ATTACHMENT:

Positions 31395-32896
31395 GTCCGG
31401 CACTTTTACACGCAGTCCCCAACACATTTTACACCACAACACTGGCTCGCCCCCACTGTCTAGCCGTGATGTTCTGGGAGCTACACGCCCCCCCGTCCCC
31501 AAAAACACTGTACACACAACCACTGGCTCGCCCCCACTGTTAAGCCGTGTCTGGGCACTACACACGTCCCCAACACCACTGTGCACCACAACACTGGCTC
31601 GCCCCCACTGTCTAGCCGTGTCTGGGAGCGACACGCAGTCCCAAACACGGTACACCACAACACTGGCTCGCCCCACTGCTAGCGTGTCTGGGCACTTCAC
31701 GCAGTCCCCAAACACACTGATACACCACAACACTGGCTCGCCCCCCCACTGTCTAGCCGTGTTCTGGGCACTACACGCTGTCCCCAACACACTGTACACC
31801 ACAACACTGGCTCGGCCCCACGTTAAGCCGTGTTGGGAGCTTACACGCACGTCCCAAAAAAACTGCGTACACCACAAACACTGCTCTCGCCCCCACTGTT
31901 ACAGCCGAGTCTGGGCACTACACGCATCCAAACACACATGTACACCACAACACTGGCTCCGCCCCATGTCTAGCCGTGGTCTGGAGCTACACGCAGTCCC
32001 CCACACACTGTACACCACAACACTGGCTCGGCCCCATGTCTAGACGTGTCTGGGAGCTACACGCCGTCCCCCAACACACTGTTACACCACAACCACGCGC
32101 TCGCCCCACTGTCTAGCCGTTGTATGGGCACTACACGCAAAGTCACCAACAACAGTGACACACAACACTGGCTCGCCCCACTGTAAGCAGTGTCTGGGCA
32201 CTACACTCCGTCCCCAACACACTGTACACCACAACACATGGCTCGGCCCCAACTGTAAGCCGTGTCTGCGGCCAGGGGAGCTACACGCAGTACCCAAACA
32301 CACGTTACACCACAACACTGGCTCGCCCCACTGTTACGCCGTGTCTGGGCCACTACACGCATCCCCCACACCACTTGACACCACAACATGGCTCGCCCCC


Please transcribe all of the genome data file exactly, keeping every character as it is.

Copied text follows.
Positions 31395-32896
31395 GTCCGG
31401 CACTTTTACACGCAGTCCCCAACACATTTTACACCACAACACTGGCTCGCCCCCACTGTCTAGCCGTGATGTTCTGGGAGCTACACGCCCCCCCGTCCCC
31501 AAAAACACTGTACACACAACCACTGGCTCGCCCCCACTGTTAAGCCGTGTCTGGGCACTACACACGTCCCCAACACCACTGTGCACCACAACACTGGCTC
31601 GCCCCCACTGTCTAGCCGTGTCTGGGAGCGACACGCAGTCCCAAACACGGTACACCACAACACTGGCTCGCCCCACTGCTAGCGTGTCTGGGCACTTCAC
31701 GCAGTCCCCAAACACACTGATACACCACAACACTGGCTCGCCCCCCCACTGTCTAGCCGTGTTCTGGGCACTACACGCTGTCCCCAACACACTGTACACC
31801 ACAACACTGGCTCGGCCCCACGTTAAGCCGTGTTGGGAGCTTACACGCACGTCCCAAAAAAACTGCGTACACCACAAACACTGCTCTCGCCCCCACTGTT
31901 ACAGCCGAGTCTGGGCACTACACGCATCCAAACACACATGTACACCACAACACTGGCTCCGCCCCATGTCTAGCCGTGGTCTGGAGCTACACGCAGTCCC
32001 CCACACACTGTACACCACAACACTGGCTCGGCCCCATGTCTAGACGTGTCTGGGAGCTACACGCCGTCCCCCAACACACTGTTACACCACAACCACGCGC
32101 TCGCCCCACTGTCTAGCCGTTGTATGGGCACTACACGCAAAGTCACCAACAACAGTGACACACAACACTGGCTCGCCCCACTGTAAGCAGTGTCTGGGCA
32201 CTACACTCCGTCCCCAACACACTGTACACCACAACACATGGCTCGGCCCCAACTGTAAGCCGTGTCTGCGGCCAGGGGAGCTACACGCAGTACCCAAACA
32301 CACGTTACACCACAACACTGGCTCGCCCCACTGTTACGCCGTGTCTGGGCCACTACACGCATCCCCCACACCACTTGACACCACAACATGGCTCGCCCCC